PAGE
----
Just by chance, the grave plots my parents purchased happen to be near my home, so it only made sense that after my father’s death that I would be the one to drive to the cemetery to meet the funeral home’s representative to determine the exact location of their plots. When I arrived, an older man climbed out of the funeral home van parked alongside a grassy area. I waited nearby as he and his assistant tromped about the grass with a measuring tape and clip board, arguing back and forth about where the grave was located. As I stood there listening to their bickering, a sense of indignity swelled up inside. This might be just a job for them, but it was my father they were talking about, and their callous attitude was painful to witness. I kept up a brave face, but the little girl inside wanted to kick one of them in the shins and tell them to shape up and show some respect. (I’m really glad the little girl inside didn’t win that particular inner battle.)
After the coworkers finally agreed upon the exact location of the plots my parents purchased some forty-odd years ago, the gentleman used his foot to push aside the grass and uncover a small metal plate marking their eventual final resting places. After verifying the location imprinted on the metal place, he kicked the grass back in place and bent over to press a thin wire in the ground with a white flag attached. The name Sasser was scrawled in black sharpie across the attached thin square of fabric. It was all so matter of fact, just another day, another coffin to bury in the ground with only a last name on a piece of fabric to give that coffin any identity of the life that was buried inside.
A couple of days later, we buried my father with our family and dear friends gathered together to remember the man who had loved me from the day he and my mother brought me home. It was a hard day, but it helped to be surrounded by those who loved and respected him. After the last visitor said their goodbyes and went home, I drove the few blocks back down to the cemetery to make sure the workers had finished their work. As I walked among the pots of flowers strewn over the newly laid patch of grass, it somehow felt as if my dad had just disappeared. Even as the edges of the grass grew back and blended in over the following weeks, I would find myself driving out to his grave just to make sure things were okay. Sometimes on really hard days, I would go and simply sit nearby the tiny patch of grass where he was buried. It made the ache a little less, the worry a little less heavy, just to sit there in the quiet.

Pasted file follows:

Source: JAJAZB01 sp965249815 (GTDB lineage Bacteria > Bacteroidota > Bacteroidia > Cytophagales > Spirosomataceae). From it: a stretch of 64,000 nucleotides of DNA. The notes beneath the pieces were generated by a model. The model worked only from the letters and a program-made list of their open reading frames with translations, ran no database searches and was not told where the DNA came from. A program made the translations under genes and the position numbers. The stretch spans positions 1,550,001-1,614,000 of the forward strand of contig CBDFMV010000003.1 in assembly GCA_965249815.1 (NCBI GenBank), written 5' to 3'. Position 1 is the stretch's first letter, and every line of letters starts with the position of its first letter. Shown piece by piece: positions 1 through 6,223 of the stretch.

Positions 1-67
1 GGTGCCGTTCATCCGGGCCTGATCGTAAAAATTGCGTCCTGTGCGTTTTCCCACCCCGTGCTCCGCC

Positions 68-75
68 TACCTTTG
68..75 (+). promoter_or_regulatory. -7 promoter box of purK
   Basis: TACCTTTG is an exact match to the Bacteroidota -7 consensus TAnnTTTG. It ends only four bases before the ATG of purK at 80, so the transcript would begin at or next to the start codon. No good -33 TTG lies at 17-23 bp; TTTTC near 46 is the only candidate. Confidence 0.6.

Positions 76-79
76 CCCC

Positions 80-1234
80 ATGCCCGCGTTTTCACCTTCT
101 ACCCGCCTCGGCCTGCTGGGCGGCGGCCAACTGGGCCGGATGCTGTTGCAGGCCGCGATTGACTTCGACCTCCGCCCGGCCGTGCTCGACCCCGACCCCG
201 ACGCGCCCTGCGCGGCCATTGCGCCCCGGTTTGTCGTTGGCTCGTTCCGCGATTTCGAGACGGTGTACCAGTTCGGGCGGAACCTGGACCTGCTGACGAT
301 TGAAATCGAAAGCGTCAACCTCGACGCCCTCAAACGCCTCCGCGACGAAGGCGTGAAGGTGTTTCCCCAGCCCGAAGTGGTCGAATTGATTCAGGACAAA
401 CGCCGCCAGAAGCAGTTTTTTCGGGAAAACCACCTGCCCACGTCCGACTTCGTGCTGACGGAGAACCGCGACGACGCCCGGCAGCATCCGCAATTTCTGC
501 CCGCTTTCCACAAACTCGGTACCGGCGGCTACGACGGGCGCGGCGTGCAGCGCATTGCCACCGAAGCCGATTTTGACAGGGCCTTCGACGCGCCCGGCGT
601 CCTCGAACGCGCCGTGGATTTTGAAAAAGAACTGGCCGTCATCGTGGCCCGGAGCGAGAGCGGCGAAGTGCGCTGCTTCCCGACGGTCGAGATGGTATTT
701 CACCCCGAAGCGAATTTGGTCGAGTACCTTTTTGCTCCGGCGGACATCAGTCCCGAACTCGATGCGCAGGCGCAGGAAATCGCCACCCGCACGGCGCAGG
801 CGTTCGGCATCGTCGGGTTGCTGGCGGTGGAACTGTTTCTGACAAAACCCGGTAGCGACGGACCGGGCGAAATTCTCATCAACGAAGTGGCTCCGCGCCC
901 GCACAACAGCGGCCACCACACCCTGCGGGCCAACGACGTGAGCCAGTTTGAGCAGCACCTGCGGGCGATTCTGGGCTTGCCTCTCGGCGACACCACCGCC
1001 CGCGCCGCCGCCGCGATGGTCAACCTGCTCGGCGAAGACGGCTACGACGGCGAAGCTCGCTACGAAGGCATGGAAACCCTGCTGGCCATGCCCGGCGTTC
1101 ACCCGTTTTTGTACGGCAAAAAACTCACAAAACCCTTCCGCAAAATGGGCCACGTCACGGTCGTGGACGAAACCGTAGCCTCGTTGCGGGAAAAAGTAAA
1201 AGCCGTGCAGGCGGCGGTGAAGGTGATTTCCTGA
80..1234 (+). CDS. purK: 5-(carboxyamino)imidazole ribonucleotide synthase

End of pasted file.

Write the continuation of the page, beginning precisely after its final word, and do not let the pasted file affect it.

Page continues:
And finally today when I visited my father’s grave, his marker was in place. As I approached and saw the bronze and marble marker, I expected to experience a new wave of grief. Instead I felt relief. When I saw his name emblazoned on the bronze plate along with the words reminding the world for generations to come that this man, Charles Paul Sasser, this soldier who served his country, this man buried in this place, this man was a beloved husband and father. With his marker in place, I finally found closure.
Today I found a moment in which I could rest. My father’s grave is no longer a place where he has simply disappeared from this earth but instead a place of acknowledgment. And that marker on the ground? It is simply an extension of the permanent mark he left on my own heart and in those who he loved, and I can finally be at peace with that.